The Misadventures of Huckleberry Finn

Discovery of Mark Twain's long-lost manuscript triggered a legal melee. But it may help tame the century-old race controversy.

When Adventures of Huckleberry Finn was published in 1885, few readers seem to have paid Mark Twain’s liberal use of the word “nigger” too much heed. Commentators appeared more concerned that the story was written in a low-born vernacular from a child’s point of view than whether a black man got his due. Some even thought that Jim, the runaway slave character from Twain’s episodic novel, was a little too likable.

Despite an immediate outpouring of praise and support from some quarters, the book also was panned from shore to shore. The New York World headlined its review: “Humor of a Very Low Order — Wit and Literary Ability Wasted on a Pitiable Exhibition of Irreverence and Vulgarity.” The San Francisco Examiner, though possibly biased since Twain had written for the Chronicle, carped that the work had “little to be said in its favor,” and is “very much in character as many of the author’s Pacific Coast sketches, in the utter absence of truth and being unlike anything that ever existed in the earth, above the earth, or in the waters under the earth.” Descriptions such as “pernicious,” “vulgar,” and “trash of the variest sort” were also thrown about, much to Twain’s dismay or bemusement, depending on his mood.

Reviewers generally chose the strategy of omission when it came to discussing the book’s prominent black character. “Jim was ignored as a character, for the most part,” Twain scholar Alan Gribben notes. “Reviewers just simply viewed it as an embarrassment that a black man was getting that much typeface. They chose to overlook it almost entirely, even though he takes up almost a third of the book.”

Almost a century and a quarter later, everything and yet nothing has changed. Ironically — and oh, how Twain loved irony — Adventures of Huckleberry Finn‘s contemporary enemies are almost the exact cultural opposite of their 19th-century predecessors. Now the word “nigger” all but jumps off the pages and straight into the minutes of school board meetings. And where the book was once pioneering for its sympathetic if occasionally clichéd portrayal of a black character, modern criticism comes from N-word-averse readers or nonreaders offended at how stereotypical Jim’s character seems by modern standards. Today, Huckleberry Finn is controversial not because Jim is “too likable,” but because he comes across as an ignorant, superstitious Stepin Fetchit.

When Twain began writing Adventures of Huckleberry Finn in July of 1876, few would have guessed that it would become his most important work. His publishers wanted a light adventure story in the mold of his best-selling novel The Adventures of Tom Sawyer. The author’s initial intention was to write a companion to that work, and yet he also wanted this one to be a little different. This story would be told by an “unreliable” narrator, someone who was omniscient but in no way authoritative — or as Huck would put it, “book-learned.” Twain selected Huck, a minor character from The Adventures of Tom Sawyer whom he had described as “idle, lawless, and vulgar.”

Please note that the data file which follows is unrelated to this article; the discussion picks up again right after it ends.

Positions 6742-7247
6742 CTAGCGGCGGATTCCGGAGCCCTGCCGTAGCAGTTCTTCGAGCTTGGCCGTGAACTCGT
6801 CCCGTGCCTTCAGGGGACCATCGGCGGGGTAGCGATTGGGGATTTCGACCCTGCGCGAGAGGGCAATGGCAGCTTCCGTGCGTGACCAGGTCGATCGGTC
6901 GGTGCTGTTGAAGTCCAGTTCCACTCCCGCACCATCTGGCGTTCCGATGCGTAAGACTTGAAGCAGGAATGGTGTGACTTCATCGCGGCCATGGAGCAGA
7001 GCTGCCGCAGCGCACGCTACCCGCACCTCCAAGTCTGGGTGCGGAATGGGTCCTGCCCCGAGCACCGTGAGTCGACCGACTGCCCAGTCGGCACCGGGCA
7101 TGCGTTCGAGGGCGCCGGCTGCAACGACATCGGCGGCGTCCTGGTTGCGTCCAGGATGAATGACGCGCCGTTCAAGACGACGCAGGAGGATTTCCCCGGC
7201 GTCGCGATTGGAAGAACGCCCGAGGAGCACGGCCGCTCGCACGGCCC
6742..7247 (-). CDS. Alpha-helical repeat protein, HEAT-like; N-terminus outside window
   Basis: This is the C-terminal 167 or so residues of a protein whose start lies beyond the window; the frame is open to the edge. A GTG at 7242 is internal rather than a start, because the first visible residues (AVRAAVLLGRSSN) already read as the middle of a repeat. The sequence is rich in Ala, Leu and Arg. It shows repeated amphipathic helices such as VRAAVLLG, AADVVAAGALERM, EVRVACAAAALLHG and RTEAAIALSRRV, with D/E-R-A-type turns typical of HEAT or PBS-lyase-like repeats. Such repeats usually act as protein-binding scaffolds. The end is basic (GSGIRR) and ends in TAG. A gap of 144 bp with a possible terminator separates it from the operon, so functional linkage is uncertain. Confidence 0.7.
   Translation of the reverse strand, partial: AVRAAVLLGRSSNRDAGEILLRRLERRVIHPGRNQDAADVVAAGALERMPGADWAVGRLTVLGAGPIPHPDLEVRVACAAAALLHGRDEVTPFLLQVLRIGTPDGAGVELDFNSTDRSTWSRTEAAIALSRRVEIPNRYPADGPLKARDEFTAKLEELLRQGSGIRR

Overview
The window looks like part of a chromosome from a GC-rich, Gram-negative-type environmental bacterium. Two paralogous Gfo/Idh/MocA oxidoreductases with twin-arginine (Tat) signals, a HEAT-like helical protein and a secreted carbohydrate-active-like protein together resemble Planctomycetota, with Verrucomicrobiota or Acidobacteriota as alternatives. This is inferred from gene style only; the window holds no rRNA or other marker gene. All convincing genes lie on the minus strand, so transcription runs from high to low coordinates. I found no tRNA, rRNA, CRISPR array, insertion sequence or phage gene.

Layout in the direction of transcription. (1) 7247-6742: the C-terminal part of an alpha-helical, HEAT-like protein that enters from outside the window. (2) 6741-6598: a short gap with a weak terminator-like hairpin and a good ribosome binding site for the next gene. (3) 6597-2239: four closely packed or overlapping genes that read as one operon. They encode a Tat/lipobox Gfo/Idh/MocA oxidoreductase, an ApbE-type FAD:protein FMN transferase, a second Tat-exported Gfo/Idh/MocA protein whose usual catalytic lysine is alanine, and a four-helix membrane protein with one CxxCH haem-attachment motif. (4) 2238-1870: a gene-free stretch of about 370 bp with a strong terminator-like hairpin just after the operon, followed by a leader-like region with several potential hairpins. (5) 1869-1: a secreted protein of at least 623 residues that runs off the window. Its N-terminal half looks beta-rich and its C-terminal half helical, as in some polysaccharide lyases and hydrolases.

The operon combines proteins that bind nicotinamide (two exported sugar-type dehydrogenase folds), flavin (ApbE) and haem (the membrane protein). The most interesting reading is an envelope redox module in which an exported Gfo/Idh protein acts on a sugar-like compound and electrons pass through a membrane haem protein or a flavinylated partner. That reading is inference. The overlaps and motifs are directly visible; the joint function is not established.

Huckleberry Finn does indeed begin like a sequel to Tom Sawyer, with both characters living under the roof of the Widow Douglas and getting into light-hearted scrapes. But as soon as Huck’s inebriated father shows up, the book’s stark realism becomes darker than anything in Tom Sawyer. Huck’s “Pap” kidnaps him and takes him to Illinois, where the father’s harsh beatings prompt the boy to fake his own death and escape down the Mississippi River. On his journey, Huck runs into the Widow Douglas’ escaped slave Jim, and the two become companions through even more adventures. Many a college paper has since been penned about how Huck and Jim’s flight downriver symbolizes freedom and man’s natural state in contrast to their compromised interactions with shore life, which stands for society.

Today, Huck Finn often is hailed as the Great American Novel. Yet it is also banned from more classrooms than any other major American book. Ernest Hemingway famously wrote that all American literature stems from it, while school boards in cities as enlightened as San Jose, Santa Cruz, and Modesto have challenged or removed the book.

Perhaps its best-known contemporary critic is the writer Jane Smiley, who penned a caustic critique in Harper’s Magazine after an extended bed rest led her to pick up and read the novel. “I closed the cover stunned,” she wrote in the January 1996 issue. “Yes, stunned. Not, by any means, by the artistry of the book but by the notion that this is the novel all American literature grows out of, that this is a great novel, that this is even a serious novel.”

Few American novels have been studied as much as Adventures of Huckleberry Finn. It’s no surprise that a book so controversial and morally ambiguous would attract academic scrutiny. For years, scholars painstakingly compared Twain’s original text with the final published version, doing their best to discern which passages were changed by an editor and which Twain himself wrote. But scholars only had the second half of his manuscript to work from. Speculation was that the first half had been destroyed by a printer more than a century earlier. Twain himself had said in a letter that he couldn’t find the damned thing anywhere.